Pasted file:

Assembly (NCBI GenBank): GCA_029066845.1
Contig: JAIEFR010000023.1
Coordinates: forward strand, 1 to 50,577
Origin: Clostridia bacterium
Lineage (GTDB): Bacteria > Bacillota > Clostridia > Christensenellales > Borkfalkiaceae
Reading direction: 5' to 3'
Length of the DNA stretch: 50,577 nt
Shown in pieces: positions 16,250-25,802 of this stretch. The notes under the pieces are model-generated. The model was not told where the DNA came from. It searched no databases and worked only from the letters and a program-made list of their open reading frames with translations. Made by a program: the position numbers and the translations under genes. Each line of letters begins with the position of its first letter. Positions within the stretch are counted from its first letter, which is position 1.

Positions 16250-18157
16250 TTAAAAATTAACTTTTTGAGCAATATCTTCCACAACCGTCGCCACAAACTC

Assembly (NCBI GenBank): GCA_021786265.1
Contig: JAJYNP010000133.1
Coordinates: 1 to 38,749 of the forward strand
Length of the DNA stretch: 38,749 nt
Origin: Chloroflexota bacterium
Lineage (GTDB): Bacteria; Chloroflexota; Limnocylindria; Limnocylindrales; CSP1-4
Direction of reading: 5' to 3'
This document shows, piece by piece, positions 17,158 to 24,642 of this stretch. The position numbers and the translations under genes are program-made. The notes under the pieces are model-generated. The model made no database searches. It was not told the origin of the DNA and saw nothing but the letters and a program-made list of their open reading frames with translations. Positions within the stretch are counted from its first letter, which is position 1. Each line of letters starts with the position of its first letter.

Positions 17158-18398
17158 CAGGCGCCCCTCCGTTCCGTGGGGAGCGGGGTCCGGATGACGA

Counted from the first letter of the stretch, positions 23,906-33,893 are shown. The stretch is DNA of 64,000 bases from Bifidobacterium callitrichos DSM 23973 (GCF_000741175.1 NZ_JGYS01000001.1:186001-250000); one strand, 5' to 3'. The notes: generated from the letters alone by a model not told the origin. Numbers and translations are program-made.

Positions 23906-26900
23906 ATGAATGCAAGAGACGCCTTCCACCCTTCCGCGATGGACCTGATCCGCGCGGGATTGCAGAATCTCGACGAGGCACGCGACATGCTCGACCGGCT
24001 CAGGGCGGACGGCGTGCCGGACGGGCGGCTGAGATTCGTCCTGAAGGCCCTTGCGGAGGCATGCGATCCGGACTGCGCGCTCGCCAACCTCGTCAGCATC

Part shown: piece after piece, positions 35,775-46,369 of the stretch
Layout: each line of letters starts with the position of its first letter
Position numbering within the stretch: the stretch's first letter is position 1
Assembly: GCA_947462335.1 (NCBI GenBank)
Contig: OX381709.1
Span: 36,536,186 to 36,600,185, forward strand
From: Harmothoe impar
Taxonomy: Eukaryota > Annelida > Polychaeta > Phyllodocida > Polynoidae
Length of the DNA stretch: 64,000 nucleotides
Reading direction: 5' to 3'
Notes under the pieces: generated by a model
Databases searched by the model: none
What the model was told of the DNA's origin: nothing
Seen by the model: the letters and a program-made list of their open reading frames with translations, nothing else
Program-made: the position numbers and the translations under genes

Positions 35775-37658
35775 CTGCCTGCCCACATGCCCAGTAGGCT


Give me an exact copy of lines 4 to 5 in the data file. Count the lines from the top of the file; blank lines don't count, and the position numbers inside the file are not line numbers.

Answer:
Origin: Clostridia bacterium
Lineage (GTDB): Bacteria > Bacillota > Clostridia > Christensenellales > Borkfalkiaceae